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India will get access to Headley, Obama tells PM

Last updated on: April 12, 2010 08:26 IST

Prime Minister Manmohan Singh on Sunday highlighted the continued threat of terrorism emanating from Pakistan and its lack of will to punish those responsible for 26/11 as he met President Barack Obama and secured an assurance with regard to access to David Headley.

Obama also promised to keep in mind India's concerns over the end-use of the US military supplies to Pakistan after Singh voiced apprehensions in this regard.

The US President said he favoured reduction of tensions between India and Pakistan but the Prime Minister made it clear that the "future of South Asia would be determined by the manner in which terrorism is tackled".

Obama said the US was working through legal processes for giving India access to Headley.

"He (Obama) was fully supportive of our request for provision of such access," Foreign Secretary Nirupama Rao told reporters.

During the nearly hour-long meeting at the Blair House, Singh emphasised that Pakistan needed to take "convincing action" against those responsible for Mumbai attacks, she said.

Obama said the US understood India's concerns with regard to activities of Lashkar-e Taiba and other terror groups from Pakistan and Afghanistan and that Washington was "engaging" Pakistan on these issues.

While talking about the menace of terrorism emanating from Pakistan, Singh referred to Headley, activities of LeT and its chief Hafiz Saeed and HuJI terrorist Ilyas Kashmiri, Rao said.

"Unfortunately, there is no will on part of Pakistan to punish those responsible for terrorist attacks in Mumbai," Rao quoted the prime minister as telling Obama.

To a question, Rao said the fate of Indo-Pak dialogue had no connection with today's meeting between Singh and Obama.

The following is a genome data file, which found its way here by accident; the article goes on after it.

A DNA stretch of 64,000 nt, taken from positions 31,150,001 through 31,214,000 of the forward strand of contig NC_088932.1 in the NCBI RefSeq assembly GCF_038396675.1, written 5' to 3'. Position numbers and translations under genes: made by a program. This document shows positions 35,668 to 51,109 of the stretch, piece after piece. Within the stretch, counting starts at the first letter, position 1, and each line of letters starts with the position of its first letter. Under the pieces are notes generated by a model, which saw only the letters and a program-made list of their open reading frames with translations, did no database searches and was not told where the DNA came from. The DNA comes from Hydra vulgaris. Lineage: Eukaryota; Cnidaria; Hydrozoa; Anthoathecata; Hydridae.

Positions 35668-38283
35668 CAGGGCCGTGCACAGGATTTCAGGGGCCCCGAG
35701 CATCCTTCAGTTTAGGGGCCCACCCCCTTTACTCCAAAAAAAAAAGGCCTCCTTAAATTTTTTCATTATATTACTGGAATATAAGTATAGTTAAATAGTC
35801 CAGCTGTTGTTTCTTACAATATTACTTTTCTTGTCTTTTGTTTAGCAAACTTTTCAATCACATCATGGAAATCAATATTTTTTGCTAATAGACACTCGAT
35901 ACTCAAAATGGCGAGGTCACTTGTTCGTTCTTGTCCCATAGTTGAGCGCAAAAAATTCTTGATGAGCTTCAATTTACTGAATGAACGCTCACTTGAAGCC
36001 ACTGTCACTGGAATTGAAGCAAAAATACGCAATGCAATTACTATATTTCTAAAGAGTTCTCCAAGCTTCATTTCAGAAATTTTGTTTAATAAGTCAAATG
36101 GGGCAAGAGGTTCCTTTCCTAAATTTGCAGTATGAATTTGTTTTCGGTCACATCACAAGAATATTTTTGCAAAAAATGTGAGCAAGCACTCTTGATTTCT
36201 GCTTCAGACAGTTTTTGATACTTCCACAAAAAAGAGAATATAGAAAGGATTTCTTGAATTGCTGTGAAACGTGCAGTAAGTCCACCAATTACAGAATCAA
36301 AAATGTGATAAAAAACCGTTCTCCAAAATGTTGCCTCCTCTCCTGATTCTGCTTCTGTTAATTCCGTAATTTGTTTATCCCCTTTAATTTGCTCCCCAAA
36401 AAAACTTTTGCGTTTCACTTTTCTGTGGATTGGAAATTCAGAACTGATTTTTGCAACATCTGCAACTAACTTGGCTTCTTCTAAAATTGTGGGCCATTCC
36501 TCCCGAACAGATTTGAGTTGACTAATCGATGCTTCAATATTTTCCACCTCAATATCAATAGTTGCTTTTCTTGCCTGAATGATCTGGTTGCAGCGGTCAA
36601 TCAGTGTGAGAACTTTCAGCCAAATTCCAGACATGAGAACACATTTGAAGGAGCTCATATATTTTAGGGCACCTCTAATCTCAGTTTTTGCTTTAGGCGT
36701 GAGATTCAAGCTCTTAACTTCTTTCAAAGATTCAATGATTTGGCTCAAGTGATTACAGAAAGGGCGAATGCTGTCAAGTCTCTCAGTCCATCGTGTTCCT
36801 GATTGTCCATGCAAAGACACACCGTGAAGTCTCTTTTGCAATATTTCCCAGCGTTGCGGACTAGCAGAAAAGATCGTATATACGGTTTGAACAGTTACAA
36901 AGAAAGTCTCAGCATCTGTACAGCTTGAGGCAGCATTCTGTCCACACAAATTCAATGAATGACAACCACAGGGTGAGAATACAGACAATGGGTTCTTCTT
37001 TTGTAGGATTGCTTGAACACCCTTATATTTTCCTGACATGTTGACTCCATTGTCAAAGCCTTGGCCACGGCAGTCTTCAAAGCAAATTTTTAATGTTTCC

She said the US as also the entire world was aware of India's approach on dialogue with Pakistan. "The US fully understands" India's position on the dialogue.

India has suspended composite dialogue since the 26/11 attacks and has refused to resume it till Pakistan takes concrete and transparent action against those behind the terror strike.

Rao said there would be no meeting between Singh and Pakistani Prime Minister Yusuf Raza Gilani in the US during the Nuclear Security Summit but did not categorically rule out such a possibility in Bhutan during the upcoming SAARC Summit.

Sources said Singh told Obama about India's skepticism on Pakistan army's role and pressed the US to ensure that army's influence diminished in Pakistan.

Obama said India has the goodwill and understanding in the US.

Noting that shared Singh's vision for South Asia, Obama said he understands India's interest in Afghanistan and recognises its role. He expressed support to India's continued assistance programme in Afghanistan.

While talking about Indo-US counter-terrorism cooperation, Obama said the US was working through legal systems for provision of access to Headley. He said he was supportive of India's request for provision of access.

On India's concerns over misuse of US military supplies to Pakistan, Obama said the US was sensitive to these worries and would monitor the end use of the material given.

The US President referred to the Civil Nuclear Liability Bill and expressed hope that it would be passed by Parliament as expeditiously as possible.

The bill, whose passage is critical for implementation of the Indo-US civil nuclear deal, has got caught in a political quagmire with opposition parties objecting to certain clauses in it, including the cap of Rs 500 crore on compensation.

The US team comprised Secretary of State Hillary Clinton, White House Chief of Staff Rahm Emanuel, National Security Adviser General James Jones, Assistant Secretary of State for South and Central Asia Robert Blake and Under Secretary of State for Political Affairs William Burns.

EARLIER, Obama walked across the White House to the Blair House and warmly received 77-year-old Singh before getting into talks. Singh and Obama had last met at the White House on November 24, 2009 during the former's state visit. A white canopy was erected to the entry of Blair House and there was tight security at Lafayette Park and the area around the White House.

Image: US President Barack Obama meets Manmohan Singh at the Blair House in Washington DC.

Photograph: Paresh Gandhi

Ajay Kaul in Washington, DC
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